Certification Mark Protectability

Filled shot glass in front of agave plant

Certification marks differ from trademarks and service marks, but they are protected against uses of identical or confusingly similar terms just like trademarks and service marks.


A certification mark does not indicate the source of goods or services.  Instead, it certifies an aspect of the goods or services.  It also must be used or intended to be used only by a person other than its owner.

There are three types of certification marks:

  1. Geographic. The goods or services have a specified geographic origin. 
  2. Standards. The goods or services meet prescribed standards of material, mode of manufacture, quality, accuracy, or other characteristics.
  3. Workers. The work or labor on the goods or services was performed by a member of a specified union or other group, or by a person meeting prescribed competency standards.

The U.S. Patent and Trademark Office classifies a certification mark in Class A for goods, or Class B for services.  A certification mark registration precludes the same owner from registering essentially the same term as a trademark for the same goods or as a service mark for the same services.

Likelihood of Confusion

The likelihood-of-confusion analysis is generally the same for certification marks as it is for trademarks or service marks. This was illustrated in Consejo Regulador del Tequila, A.C. v. George Michalopoulos and Tasos Georgas, Opposition No. 91244395 (T.T.A.B. July 6, 2020).

This case involved the registered certification mark TEQUILA used by persons other than the owner to identify that their spirits are distilled from a specific variety of the blue agave plant grown in Mexico, and are manufactured in Mexico in compliance with Mexican law and standards.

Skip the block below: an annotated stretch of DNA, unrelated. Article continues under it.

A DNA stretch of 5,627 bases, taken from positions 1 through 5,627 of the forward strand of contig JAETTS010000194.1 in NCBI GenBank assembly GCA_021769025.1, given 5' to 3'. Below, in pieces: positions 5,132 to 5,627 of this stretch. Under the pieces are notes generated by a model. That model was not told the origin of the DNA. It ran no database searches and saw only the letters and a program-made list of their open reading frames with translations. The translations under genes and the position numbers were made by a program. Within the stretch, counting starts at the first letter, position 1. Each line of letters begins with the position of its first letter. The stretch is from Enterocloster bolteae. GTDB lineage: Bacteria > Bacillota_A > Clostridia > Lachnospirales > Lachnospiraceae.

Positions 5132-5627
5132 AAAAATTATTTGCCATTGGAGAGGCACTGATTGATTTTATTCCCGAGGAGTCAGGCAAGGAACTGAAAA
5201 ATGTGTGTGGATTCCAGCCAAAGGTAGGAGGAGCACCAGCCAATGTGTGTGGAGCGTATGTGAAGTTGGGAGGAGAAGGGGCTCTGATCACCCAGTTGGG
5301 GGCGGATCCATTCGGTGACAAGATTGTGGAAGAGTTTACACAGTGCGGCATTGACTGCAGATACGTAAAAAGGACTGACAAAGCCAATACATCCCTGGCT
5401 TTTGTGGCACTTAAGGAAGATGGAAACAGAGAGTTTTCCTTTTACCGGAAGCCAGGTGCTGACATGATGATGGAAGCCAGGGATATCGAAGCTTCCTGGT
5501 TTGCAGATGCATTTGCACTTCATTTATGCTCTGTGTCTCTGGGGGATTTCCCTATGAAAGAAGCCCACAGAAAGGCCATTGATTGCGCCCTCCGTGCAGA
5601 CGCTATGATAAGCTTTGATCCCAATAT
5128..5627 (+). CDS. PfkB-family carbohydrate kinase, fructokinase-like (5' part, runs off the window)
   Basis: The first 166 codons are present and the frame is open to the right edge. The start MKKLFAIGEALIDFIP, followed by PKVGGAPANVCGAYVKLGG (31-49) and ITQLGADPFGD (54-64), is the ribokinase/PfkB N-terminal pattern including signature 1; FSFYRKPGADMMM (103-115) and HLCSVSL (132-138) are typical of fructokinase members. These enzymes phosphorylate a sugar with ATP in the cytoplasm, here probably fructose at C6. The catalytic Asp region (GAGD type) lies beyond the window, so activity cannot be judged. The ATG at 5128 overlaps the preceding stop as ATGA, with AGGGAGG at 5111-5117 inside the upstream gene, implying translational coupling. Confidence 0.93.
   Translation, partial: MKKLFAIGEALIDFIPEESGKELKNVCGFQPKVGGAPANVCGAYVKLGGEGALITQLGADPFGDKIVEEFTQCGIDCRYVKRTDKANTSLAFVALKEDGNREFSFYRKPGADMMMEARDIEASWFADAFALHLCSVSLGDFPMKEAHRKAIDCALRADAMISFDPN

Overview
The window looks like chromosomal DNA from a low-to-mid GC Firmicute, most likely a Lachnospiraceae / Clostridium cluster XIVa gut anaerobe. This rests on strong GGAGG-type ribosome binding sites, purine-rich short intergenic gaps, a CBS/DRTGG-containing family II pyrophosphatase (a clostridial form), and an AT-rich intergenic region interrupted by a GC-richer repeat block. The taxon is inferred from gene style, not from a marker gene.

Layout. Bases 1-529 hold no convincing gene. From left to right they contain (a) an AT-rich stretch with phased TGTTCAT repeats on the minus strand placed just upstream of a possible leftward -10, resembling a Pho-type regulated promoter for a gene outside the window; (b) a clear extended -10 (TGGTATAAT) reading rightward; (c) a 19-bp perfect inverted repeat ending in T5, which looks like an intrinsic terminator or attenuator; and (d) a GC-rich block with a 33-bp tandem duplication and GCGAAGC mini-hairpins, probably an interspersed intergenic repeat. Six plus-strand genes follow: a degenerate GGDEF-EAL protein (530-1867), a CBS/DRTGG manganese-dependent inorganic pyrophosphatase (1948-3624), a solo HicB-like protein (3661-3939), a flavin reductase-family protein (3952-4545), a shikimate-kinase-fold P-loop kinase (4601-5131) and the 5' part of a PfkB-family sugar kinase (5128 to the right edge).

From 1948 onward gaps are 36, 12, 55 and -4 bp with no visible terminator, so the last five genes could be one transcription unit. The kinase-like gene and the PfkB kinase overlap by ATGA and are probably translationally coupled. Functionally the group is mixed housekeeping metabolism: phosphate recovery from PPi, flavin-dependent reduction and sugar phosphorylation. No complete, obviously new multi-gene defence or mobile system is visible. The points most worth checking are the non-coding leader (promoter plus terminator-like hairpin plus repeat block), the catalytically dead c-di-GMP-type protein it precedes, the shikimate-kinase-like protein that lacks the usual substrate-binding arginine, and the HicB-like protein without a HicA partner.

The Registrant filed an opposition in the Trademark Trial and Appeal Board (TTAB) against an intent-to-use application to register TEQUILUSA for “alcoholic beverages, except beer” filed by two individuals residing in the U.S. who did not have offices or factories in Mexico.  The Registrant alleged that the applied-for mark was likely to cause confusion and was deceptively misdescriptive and deceptive.

The TTAB said that the key likelihood of confusion considerations are the similarities between the marks and the similarities between the goods.  In this case, it found that the Applicants’ broadly identified “alcoholic beverages” encompassed the Opposer’s more narrowly identified “distilled spirits.”  Further, because the goods were in part identical or virtually identical, a lesser degree of similarity of the marks was required to support a finding of likelihood of confusion. 

The marks shared the root “TEQUIL,” differing only in the addition of the letters “US” before the letter “A” at the end of the Applicants’ mark.  The TTAB said that these marks gave the impression of being minor variations of one another with TEQUILUSA suggesting “Tequila” originating in or from the USA.  Thus, the TTAB found that the marks were far more similar than dissimilar in overall connotation and commercial impression, and were highly similar in appearance and sound.

The TTAB sustained the opposition on the likelihood of confusion ground, so it did not find it necessary to determine the remaining claims.


  • If you are using or intend to use a mark yourself or through a licensee to indicate the source of your goods or services, your mark is a trademark or service mark rather than a certification mark.
  • If your mark is intended to be used by you or a licensee to identify the place goods or services originate, the standards they meet, or the persons working on them, it may be a merely descriptive mark that is not protectable until it has become recognized as a source indicator (acquiring so-called “secondary meaning’).
  • if such a descriptive mark is used or intended to be used only by others who meet your criteria for goods or services having those characteristics, it may be a certification mark.
  • In selecting a trademark or service mark, avoid a term that is likely to cause confusion with a certification mark and vice versa.

For further information contact William M. Borchard or your CLL attorney.

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